WARNING: The following information may offend or upset naive hockey parents in this province.
The NCAA scholarship road is drying up for Ontario hockey players. The opportunities that once existed are becoming fewer.
An investigation of the top 10 teams in U.S. college hockey this season shows only 59 Canadian players on those rosters, and only 11 of those from the Greater Toronto Area.
Eleven Toronto players on 10 teams? Sixteen on the top 15? That's sixteen over four years of college.
Four players a year out of the largest hockey market in the country to the top 15 teams.
"It's not a Canadian sport anymore," said Red Berenson, the longtime coach of the University of Michigan.
"Canada doesn't dominate in minor hockey.
"When I turned pro in 1962, there was one college player, one American and one European in the NHL. In the late '80s and early '90s, I would say 80% of my roster was all Canadians."
There currently are two Canadian players on the Michigan roster, only one from bordering Ontario: Highly regarded Andrew Cogliano of Woodbridge.
While Berenson blames junior hockey in Canada for the lack of Canadian players in NCAA hockey, the issue is far broader than that.
"According to NCAA rules, we can't even talk to a kid until he's in his senior year in high school unless they contact us first," said Jeff Jackson, coach of the No. 1-ranked Fighting Irish of Notre Dame (and when did you think you'd ever hear that for hockey?).
"There's not much of a fight with the junior leagues because we can't compete on an even playing field. They draft a kid at 15. Kids are getting agents when they are 14. It's the agent's job to lock up the kid. So what do you do if you're the agent? Does he send him to junior hockey, where you now have a client's signature on the dotted line? Or does he advise him to go to college, where you can't represent him?
"The juniors are in business. The agents are in business. The decisions are being made at too young an age."
That's for the truly special player, the John Tavares' or the Steven Stamkos', who have the talent or ability to determine which route they will go in hockey. But for the 1,000 or so Toronto-area kids who are playing Provincial Junior in Ontario or midget AAA or in that outlaw league that calls itself junior, the odds of getting a scholarship are no better than remote. At a time when there are more college teams that ever -- 60 in Division 1 -- there are fewer Canadians than ever playing.
In the CCHA, one of the strongest divisions of college hockey, there are 320 players, 40 from Ontario, just 20 from the GTA. Based on four-year programs, that divided up is 10 Ontario scholarships a year, five from this area.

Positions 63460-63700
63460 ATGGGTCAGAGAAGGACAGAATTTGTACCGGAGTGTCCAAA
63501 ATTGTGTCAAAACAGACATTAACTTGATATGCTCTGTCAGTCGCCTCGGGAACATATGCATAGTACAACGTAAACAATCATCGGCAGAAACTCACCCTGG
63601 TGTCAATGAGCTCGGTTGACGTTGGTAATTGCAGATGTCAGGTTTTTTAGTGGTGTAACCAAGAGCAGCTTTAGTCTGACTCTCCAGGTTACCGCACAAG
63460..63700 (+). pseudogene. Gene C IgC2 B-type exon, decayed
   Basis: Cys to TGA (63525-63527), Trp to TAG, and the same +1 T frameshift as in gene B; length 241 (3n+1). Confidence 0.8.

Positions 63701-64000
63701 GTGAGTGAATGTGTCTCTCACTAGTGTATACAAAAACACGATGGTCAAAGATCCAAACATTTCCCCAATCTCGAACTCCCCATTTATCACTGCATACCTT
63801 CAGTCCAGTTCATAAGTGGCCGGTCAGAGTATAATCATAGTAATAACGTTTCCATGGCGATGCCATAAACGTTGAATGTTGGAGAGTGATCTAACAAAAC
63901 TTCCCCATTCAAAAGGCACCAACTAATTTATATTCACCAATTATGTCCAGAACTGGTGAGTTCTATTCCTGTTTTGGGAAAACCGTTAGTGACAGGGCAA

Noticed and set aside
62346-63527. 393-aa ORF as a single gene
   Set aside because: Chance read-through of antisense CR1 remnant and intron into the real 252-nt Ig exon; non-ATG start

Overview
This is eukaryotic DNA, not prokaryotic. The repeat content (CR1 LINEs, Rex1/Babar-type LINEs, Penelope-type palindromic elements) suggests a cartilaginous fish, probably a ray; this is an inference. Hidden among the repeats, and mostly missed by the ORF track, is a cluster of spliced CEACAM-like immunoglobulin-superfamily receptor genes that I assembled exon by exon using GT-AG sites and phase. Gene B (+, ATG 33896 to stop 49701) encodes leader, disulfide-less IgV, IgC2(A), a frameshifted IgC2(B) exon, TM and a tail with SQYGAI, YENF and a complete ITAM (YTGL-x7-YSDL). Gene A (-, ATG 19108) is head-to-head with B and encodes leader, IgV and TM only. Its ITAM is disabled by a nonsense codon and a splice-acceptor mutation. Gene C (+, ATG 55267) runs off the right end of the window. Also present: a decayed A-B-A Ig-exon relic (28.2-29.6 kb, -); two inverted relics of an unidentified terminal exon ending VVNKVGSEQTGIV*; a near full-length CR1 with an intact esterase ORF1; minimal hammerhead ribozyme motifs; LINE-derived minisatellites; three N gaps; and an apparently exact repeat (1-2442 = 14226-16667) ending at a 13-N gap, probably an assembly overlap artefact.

In the WCHA, another strong college division, there are 256 players registered -- only seven from Ontario, but 96 from Minnesota alone.
While colleges won't admit it, there is inherent pressure, considering the relative strength of American hockey, to prefer Americans over Canadians, but Berenson sees it differently.
"I've got 14 players on my team from the state of Michigan," Berenson said. "They all grew up with the attitude of going to Michigan or Michigan State. It's a big part of their culture. Michigan football. Michigan basketball. Michigan hockey. They want to be part of that.
"The Canadian kid doesn't have the same feel about it."
But it doesn't stop the U.S. colleges from going after top players. Berenson tried to recruit Sidney Crosby and after that Sam Gagner. Both chose junior hockey over college. Those kind of players have choices. The next tier of Canadian players may not.
And while Ontario remains a highly scouted area for American colleges, it has been the rare exception like Cogliano or before him, Michael Cammalleri, who has selected scholarship over junior hockey. But the door closes hard on the AAA midgets and the tier-two kids -- that represents more than 1,000 hopefuls alone in Southern Ontario, who don't find the opportunity that was once there. That's where an American takes the place a Canadian once held.
"Bernie Geoffrion's grandson is playing college hockey. He came from Nashville," Berenson said. "There are kids from California, kids from Las Vegas, Florida; St. Louis is starting to produce quality players. The game is growing at the grassroots level."
Said Jackson: "Still, we go after the best player.
"We don't care where he's from. We don't care if they're Canadian or American. We go for the best."